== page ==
Over the years I haven’t been able to find much to praise in the weekly publication of my home Archdiocese of St. Paul and Minneapolis. The Catholic Spirit has been pretty awful. But… but… it seems things have turned around.
More and more often there are good pieces in the paper.
This week we find this, with my emphases.
Two examples show anti-Catholicism is alive and well
By Joe Towalski
Thursday, 08 October 2009
It’s sometimes said that anti-Catholicism is the last acceptable prejudice in the United States.
It certainly rears its ugly head from time to time in dramatic fashion, even here in the land of Minnesota nice. You might recall, for example, the University of Minnesota-Morris professor who wallowed in the publicity generated last year when he desecrated the Eucharist, and the mean-spirited prejudice inherent in the play “The Pope and the Witch” that was staged locally two years ago.
You might believe that these were isolated incidents, that such mean-spiritedness is limited to a few people who harbor perverse notions about intellectual freedom, that anti-Catholicism isn’t common among the general public.
Sadly, however, if you believe that, you would be wrong.
Lurking below the surface
Reader comments attached to two recent newspaper articles — one published by the StarTribune and the other by The Catholic Spirit — reveal an anti-Catholicism that lurks just below the surface of respectable society and that occasionally pokes through.
Late last month, the StarTribune published a story in print and online about the archdiocese’s current pastoral planning process. While the story was mostly fair and balanced, many of the online comments it generated were troubling.
One reader opined that the church “supports and shelters” illegal immigrants to help support its operating budget. Another said he was baffled why any single woman would attend a Catholic church, concluding that “they must love the abuse.” Others blamed the church for being corrupt, power hungry, intolerant and evil.
The comments were similar to the kind sent to The Catholic Spirit following the posting of an online review of the movie “The Invention of Lying.” The review from Catholic News Service gave the movie a rating of O (morally offensive) and called it “an all-out, sneering assault on the foundations of religious faith.”
One responder said the church is brainwashing people with its “venomous teachings.” Another said Catholicism “was created to get priest’s [sic] rich by charging people to repent their sins.” Other comments were more focused on Christianity in general rather than Catholicism in particular: “Religion breeds hate.” Some were too offensive to even be excerpted here.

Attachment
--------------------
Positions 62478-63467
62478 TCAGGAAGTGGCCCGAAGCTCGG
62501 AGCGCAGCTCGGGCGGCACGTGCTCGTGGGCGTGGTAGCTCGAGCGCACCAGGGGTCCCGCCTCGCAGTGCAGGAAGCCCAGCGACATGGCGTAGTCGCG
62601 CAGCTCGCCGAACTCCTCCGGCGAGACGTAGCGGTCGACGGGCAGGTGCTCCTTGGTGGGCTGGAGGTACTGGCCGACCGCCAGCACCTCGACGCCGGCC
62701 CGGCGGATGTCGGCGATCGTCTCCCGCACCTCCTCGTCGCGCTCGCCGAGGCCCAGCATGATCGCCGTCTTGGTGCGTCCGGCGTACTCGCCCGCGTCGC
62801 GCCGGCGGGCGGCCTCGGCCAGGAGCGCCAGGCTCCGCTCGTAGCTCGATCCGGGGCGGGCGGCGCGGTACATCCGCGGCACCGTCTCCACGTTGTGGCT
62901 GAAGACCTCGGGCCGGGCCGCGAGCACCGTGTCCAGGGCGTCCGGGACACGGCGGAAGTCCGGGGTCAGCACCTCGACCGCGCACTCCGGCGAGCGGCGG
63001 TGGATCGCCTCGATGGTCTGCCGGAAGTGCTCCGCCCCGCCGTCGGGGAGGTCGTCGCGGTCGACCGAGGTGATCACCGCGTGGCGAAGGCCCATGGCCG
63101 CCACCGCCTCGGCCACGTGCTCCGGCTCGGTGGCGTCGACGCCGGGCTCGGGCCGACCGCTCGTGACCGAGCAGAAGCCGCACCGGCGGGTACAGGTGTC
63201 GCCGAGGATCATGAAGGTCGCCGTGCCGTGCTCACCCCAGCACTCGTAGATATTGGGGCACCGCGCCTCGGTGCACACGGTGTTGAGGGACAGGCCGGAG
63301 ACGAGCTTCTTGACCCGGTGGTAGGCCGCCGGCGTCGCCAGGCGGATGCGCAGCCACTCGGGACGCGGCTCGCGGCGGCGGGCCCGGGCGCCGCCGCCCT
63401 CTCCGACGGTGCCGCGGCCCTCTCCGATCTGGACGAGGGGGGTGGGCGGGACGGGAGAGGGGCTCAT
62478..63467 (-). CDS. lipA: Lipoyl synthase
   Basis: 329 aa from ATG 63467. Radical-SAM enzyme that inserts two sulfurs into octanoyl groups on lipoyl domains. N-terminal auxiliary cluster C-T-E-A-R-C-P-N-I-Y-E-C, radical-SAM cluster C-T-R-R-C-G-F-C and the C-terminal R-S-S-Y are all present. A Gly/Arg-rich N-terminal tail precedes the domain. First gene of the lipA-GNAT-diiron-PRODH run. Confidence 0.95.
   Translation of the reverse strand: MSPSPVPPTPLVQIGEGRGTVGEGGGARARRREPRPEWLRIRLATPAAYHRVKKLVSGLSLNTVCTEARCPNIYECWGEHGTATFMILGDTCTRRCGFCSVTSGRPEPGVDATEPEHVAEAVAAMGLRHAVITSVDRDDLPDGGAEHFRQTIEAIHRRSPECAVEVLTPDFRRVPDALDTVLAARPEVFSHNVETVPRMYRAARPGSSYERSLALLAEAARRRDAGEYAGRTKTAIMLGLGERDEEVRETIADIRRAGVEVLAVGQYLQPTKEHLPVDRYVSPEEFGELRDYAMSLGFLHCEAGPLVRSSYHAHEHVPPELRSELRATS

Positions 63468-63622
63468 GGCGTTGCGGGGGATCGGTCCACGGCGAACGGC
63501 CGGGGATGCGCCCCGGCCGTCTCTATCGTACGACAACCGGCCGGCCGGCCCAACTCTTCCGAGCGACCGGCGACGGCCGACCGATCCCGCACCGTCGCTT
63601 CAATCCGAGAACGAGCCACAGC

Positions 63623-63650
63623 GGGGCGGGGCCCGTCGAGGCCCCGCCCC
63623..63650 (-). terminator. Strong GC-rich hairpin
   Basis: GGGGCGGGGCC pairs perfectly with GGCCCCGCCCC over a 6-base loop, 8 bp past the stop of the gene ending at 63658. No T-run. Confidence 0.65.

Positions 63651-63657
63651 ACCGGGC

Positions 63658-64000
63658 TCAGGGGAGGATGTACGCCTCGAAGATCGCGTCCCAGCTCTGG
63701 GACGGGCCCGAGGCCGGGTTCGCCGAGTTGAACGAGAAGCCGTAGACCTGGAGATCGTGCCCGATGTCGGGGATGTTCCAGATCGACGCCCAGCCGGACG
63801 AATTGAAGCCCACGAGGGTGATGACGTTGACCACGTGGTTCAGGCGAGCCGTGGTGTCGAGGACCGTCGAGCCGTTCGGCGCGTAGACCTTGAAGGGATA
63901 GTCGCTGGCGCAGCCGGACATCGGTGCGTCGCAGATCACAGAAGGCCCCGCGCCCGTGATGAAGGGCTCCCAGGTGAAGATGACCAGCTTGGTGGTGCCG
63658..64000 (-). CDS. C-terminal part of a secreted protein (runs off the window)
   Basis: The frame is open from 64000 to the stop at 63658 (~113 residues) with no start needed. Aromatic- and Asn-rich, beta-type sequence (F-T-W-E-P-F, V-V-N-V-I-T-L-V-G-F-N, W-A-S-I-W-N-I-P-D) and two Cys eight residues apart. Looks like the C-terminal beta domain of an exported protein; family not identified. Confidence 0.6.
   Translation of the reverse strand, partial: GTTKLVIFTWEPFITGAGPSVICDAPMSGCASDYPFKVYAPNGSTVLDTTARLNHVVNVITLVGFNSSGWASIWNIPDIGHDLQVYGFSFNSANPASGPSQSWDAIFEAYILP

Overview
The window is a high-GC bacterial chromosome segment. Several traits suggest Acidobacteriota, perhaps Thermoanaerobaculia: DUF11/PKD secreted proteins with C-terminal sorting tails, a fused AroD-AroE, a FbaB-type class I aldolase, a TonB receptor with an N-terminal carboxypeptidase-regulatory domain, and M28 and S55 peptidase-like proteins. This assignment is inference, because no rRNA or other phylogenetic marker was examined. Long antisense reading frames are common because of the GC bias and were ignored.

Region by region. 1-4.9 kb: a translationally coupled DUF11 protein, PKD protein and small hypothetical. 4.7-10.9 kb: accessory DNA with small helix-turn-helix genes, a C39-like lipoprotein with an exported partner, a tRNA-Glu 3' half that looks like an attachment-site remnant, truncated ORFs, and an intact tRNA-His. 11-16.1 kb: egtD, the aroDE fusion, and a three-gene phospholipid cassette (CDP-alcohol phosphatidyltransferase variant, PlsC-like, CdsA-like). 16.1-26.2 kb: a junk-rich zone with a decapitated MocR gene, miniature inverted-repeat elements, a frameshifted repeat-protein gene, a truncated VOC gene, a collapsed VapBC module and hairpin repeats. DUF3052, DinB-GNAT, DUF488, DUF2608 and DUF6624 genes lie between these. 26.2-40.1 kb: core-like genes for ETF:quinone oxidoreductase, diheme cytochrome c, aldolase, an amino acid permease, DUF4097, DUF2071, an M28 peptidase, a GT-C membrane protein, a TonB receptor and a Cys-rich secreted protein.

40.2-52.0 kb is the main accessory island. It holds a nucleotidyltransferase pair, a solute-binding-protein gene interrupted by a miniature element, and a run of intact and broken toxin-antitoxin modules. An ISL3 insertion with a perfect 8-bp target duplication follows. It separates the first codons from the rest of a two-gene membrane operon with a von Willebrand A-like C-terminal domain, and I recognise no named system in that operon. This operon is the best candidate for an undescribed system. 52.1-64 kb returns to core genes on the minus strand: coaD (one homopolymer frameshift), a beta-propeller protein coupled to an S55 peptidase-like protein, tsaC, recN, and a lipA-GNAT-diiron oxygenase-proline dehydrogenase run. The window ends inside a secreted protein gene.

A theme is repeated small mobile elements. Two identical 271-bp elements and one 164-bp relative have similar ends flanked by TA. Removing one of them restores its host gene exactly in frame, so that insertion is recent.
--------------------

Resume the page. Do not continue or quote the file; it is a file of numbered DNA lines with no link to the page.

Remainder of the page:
How to respond
Certainly, it is important to keep these comments in perspective — in the big picture, they represent the views of only a few people who are cloaked by a certain degree of anonymity because they didn’t have to include their real names when they shared their views. But the very fact that these commenters remain mostly anonymous gives them more license to say what they really believe. It’s not hard to imagine more people out there with the same views, although less willing to share them publicly.
No one is saying the church is above critique and criticism. It’s a holy institution, but it’s also a human institution that participates in public life on many levels and affects the lives of many Catholics and non-Catholics by its actions and teachings. We should expect many aspects of the church to be debated and assessed.
What isn’t OK, however, are the falsities, vitriol and contempt that is often directed at religion in general and, too often, Catholicism in particular.
How do we respond? In short, like good Catholic Christians.
Prayer is always a good place to start, and we can draw a lot of strength and support from our pastors and fellow parishioners.
We have to let our actions and behaviors speak for themselves. What we do, what we say and how we say it leaves an impression. We need to do everything possible to ensure it’s a good one. Maybe we can change some hearts and minds in the process.
And, last but certainly not least, sometimes we have to confront prejudice and bigotry head on and communicate that it is unacceptable. As a church, we don’t deserve special treatment from the rest of society, but we do deserve the same degree of civility and respect that people rightly expect to receive from us.
Overcoming racial bigotry in the United States remains a work in progress, despite tremendous strides in tolerance. Even 55 years after Brown vs. Board of Education and the election of a black president, equality related to skin color will take more time. So will religious bigotry. The time to work at it is now.
WDTPRS kudos to the editor of The Catholic Spirit and the Archbishop who hired him!